August Herrmann, president of the Cincinnati Reds, arrived early for a meeting in the New York office of the National League, and he made himself at home.
He sat down at a rolltop desk, and, as he chatted with Lenore Caylor of the league staff, he folded back the corners of his parcel “to reveal four long chunks of cooked meat on thick hooflike bones.”
Lenore stepped back and put her hand over her mouth.
He rubbed his hands together in two quick motions. “Can you believe I had to teach the cook at the Waldorf-Astoria how to properly prepare pigs’ feet? Now let’s see.” He reached into his coat and produced a silver fork, a small wood-handled carving knife, and a bottle of beer…Two brown eggs completed Hermann’s morning feast. He rolled one on the table and began to peel it, dropping the bits of shell onto the butcher paper…
Picking up the knife and fork he carved a morsel of meat from one of the pigs’ feet. He closed his eyes as he savored his first bite. He wedged a thumb under the metal collar that held the beer’s cork stopper in place and popped open the bottle. Titling his head back, he drained half of its contents, looked admiringly at the bottle, and then finished it.
Welcome to America, 1908.
“A full set of teeth”
As its subtitle notes, Floyd Sullivan’s Called Out is “a novel of base ball and America in 1908.”
That space between the words “base” and “ball” isn’t a typo.
The sport we know as “baseball” was still in its wild-and-wooly days, still living an extended adolescence. Still prone to fights and the money-grubbing shenanigans of club owners, still prey to gamblers. Still as unsophisticated as a gob of chewing-tobacco spit and as, well, a breakfast of pigs’ feet.
Or, as one character describes it:
“a goddamn game played by a collection of hillbillies. And cornhuskers. I bet the Giants wouldn’t have a full set of teeth if you combined the yaps of the whole fucking team.”
“Trying to mature”
As Harry Pulliam, the National League president, explains halfway through the novel:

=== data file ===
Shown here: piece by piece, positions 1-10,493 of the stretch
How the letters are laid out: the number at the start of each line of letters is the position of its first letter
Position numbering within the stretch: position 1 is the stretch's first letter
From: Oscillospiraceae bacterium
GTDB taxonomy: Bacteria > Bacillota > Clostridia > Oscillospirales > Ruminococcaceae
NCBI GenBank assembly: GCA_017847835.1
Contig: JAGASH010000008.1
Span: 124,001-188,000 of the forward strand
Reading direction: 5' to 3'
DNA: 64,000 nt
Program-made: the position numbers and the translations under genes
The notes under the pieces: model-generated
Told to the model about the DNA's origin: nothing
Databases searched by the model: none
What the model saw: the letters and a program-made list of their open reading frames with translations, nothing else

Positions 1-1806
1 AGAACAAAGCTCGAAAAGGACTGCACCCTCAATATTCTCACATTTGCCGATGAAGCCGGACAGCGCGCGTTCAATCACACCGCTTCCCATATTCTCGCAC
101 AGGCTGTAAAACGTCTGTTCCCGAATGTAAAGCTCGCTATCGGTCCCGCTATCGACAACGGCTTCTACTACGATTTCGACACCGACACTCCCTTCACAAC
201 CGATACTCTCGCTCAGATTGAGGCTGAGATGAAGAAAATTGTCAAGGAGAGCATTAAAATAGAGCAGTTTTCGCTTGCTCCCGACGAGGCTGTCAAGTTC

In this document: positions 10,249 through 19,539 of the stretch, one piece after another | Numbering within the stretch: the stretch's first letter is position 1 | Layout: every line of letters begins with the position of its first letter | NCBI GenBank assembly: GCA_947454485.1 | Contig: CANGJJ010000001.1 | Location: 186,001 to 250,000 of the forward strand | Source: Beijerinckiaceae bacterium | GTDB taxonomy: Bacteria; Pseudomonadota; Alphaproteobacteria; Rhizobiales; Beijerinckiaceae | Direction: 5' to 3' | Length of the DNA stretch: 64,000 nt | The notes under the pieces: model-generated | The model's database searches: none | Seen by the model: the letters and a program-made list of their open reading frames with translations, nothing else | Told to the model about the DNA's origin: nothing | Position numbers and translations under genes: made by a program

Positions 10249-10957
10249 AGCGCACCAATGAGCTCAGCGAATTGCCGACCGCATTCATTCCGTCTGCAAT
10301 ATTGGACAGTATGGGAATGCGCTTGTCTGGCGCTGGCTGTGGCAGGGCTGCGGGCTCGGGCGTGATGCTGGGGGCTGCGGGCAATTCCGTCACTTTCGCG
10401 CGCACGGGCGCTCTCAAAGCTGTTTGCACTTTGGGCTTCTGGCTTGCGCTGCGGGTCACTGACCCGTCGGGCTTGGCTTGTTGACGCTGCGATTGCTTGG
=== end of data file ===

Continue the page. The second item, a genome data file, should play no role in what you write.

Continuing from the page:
“I would say that since the turn of the century at least, and maybe before, the game of base ball has been trying to…how do I put this? The game of base ball has been trying to mature. To grow up.”
And not just base ball.
In 1908, the nation, too, was trying to find its footing as an adult. The United States wasn’t much older than base ball (no matter what genesis story you wanted to believe).
Just as base ball was searching for a greater stability, so was the U.S., even as its citizens were coping with and benefiting from such breakthroughs in technology as the telephone, the elevated railroads and automobiles.
And even as black men were being lynched by mobs of white men through the South and the rest of the nation.
A crackerjack job
Sullivan, who is a friend of mine, has done a crackerjack job of weaving together many strands to provide a nuanced look at base ball and at America of more than a century ago.
Called Out is a baseball book in which, ironically, few games are described. However, there is one particular game to which Sullivan devotes 30 pages — and then another 40 pages to its aftermath.
It’s also a book about a quirky love story centering on the novel’s two major characters, Lenore Caylor and Harry Pulliam — a love story that’s the furthest thing from a romance novel, especially when you consider that one of the two is gay.
It’s the story of a hero, Pulliam, clashing again and again with the entrenched powers-that-be of his sport — and losing. A tragic story. And, yet, as we know from the subsequent history of base ball, he was ultimately victorious.
“Like Sunday mass”
Among Pulliam’s many opponents are John T. Brush, the devious, mean-spirited and dying-of-syphilis owner of the New York Giants, and his two-fisted, devious and mean-spirited manager John McGraw.
Brush is in base ball for the money. McGraw is in it for the chance to push people around and wreak havoc — a “little tank of a man who waved his chunky arms and threw his cap and kicked the dirt” with “a high, whining voice” that could be heard above the crowd of spectators.
The kind of man who would gladly accept, as a gift from the good citizens of Springfield, Illinois, a section of the rope used in the recent white race riot to lynch a black victim.
Pulliam is their antithesis, as McGraw sees it:
Bring the tooters in, he thought, get them drunk and bring them back again and Brush is happy, the syphilitic bastard. But Pulliam…thought there was something special about “the game.” Like goddamn Sunday mass with his umpires as priests.
A sport to trust
Yet, base ball has been growing by leaps and bounds as a major focus of public attention. Everyone, it seems, is following the game, Pulliam notes.
“Base ball is the talk of the town. Ten years ago it was little better than a downtown rat fight.”
Greater popularity, though, means greater scrutiny. The question is whether the sport will continue to be dominated by large egos pushing around smaller folk to squeeze more money from fans and bully their way to whatever they wanted — or begin to be run more soberly.
Like a serious endeavor. With rules. And responsibilities.
A sport the fans could trust.
Pulliam did his part to nudge base ball toward becoming that sport. The effort broke him and cost him his life.
Called Out is an elegy for Harry Pulliam, a man whose memory every fan should revere.
Patrick T. Reardon